Friday, January 15, 2010

Sweet Martha Cookies

The special election to fill the open Senate seat in Massachusetts has had some pretty great theater. I have no idea if the Republican candidate, Scott Brown, can actually pull off the election, but I do know this: if Brown were to design the ideal candidate to run against, he couldn't have come up with a better foil than Martha Coakley, the standard bearer for the Democrats. She's had a hell of a few weeks. She has managed to:

They love their Democrats up in Massachusetts. Do they love them enough to elect Martha Coakley? Guess we're gonna find out.


my name is Amanda said...

"Explain that Catholics who find certain aspects of the medical profession morally troubling should probably work elsewhere."

Politicians are not supposed to stand up for their constituents? I am missing how this is somehow a faux pas. If that's what you meant.

Mr. D said...

How is telling Catholics who oppose abortion that they should not work in hospitals "standing up for your constituents?" Especially in a place that's as heavily Catholic as Massachusetts?

I know I shouldn't answer a question with a question, but that seemed the easiest way to explain the issue here.

As an aside, I'd say this -- Massachusetts is full of liberal politicians. I am amazed that the local political establishment couldn't find a better candidate than Martha Coakley. She's had about as bad a week of campaigning as I've ever seen.

CousinDan54915 said...

Kennedy. Kennedy. Kennedy. Kerry. Frank. Dukakis.

How about some change we can believe in?

Mr. D said...

No kidding, Dan.

my name is Amanda said...

The idea that people would use religion to deny needed services to citizens who have a legal right to have access to those services is outrageous.

And the fact that poor people use the emergency room as their only means of healthcare, because selfish (expletives) in DC don't believe they deserve healthcare by merit of merely being US citizens makes the opinion that people in the ER should be able to further deny them healthcare even more outrageous.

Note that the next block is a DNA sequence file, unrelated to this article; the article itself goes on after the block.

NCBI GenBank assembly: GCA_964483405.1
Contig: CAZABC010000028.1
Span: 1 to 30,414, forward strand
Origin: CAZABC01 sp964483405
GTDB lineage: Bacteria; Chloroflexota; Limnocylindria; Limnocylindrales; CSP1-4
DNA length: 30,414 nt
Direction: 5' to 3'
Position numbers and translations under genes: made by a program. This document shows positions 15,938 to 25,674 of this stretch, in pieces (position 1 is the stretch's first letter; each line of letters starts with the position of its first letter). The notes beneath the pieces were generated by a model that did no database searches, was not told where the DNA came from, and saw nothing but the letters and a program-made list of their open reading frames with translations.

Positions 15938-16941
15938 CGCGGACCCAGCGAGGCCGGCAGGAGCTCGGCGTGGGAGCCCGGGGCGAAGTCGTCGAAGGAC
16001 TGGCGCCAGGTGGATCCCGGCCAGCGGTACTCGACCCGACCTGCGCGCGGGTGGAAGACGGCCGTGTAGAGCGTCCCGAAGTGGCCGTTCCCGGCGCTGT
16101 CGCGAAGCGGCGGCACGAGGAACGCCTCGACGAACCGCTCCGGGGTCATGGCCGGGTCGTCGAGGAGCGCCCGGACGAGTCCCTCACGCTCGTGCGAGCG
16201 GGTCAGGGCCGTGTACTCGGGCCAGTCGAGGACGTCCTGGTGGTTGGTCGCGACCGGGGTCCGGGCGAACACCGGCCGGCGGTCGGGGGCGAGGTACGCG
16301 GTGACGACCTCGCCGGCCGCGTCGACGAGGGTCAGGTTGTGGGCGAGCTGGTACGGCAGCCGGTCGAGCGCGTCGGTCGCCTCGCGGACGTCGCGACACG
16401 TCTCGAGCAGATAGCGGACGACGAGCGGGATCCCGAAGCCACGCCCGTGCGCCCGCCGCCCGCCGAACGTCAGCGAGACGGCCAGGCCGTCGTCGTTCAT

(Conservatives get up on their high-horse about how they want to protect freedom in this country, and about how our country is so superior to the rest of the world because we are "truly" free, while at the same time, they try to impose their personal religious beliefs on other people. How is that valuing freedom?)

There are plently of opportunities for someone who doesn't support abortion (or other random "objectionable" services) to work in the healthcare industry. (Are people getting abortions in the ER? Her quote was about the ER.) If you are hired to do a job, you are obligated to do that job, and if that job offends your moral sensibility, then you need to look elsewhere - it doesn't mean you are "being denied freedom." It's so ridiculous that the person writing that blip decided to turn it into a speech about denying people freedom, when denying citizens services to which they have a legal right - in an emergency room situation, especially - is denying them freedom in such a way that could cost their lives. That's like saying "Oh, well you're dying, but this procedure is sinful to me, so I'm just going to let you die."

If that's not convincing enough, how about a hypothetical situation in which you or your loved ones (as Catholics) have to go to an emergency room, there are no other ERs close by, and the only doctor on staff is a Jehovah's Witness, and they believe that performing a needed blood transfusion is a sin, and thus they refuse to do perform one. Which is the greater offense? Denying them a job in the ER, or letting you or your loved one die?

That's why "separation of church and state" is so important.

As to the actual question you asked in your comment, yes, I think that supporting people who have a right to legal healthcare procedures is standing up for one's constituents.

Mr. D said...


No, actually it's not about illegal aliens/undocumented workers in emergency rooms. No Catholic I know would object to treating people in that situation.

And you're right -- a person who objected to an emergency abortion, which is only called for in the case of soemthing like pre-eclampsia or an ectopic pregnancy, would need to step out. But that's not the issue here. She's talking about Catholics generally, and by extension Catholic hospitals. And we go back to the matter of federal funding for abortions, which is and remains proscribed in this country.

Of course if Coakley loses the election on Tuesday, it will be moot because her opponent will stop this whole travesty in its tracks and maybe we'll see something different happen.

K-Rod said...

Amanda, your desire to carry water for Coakley is impressive but misguided.

What is it about her that impresses you so much?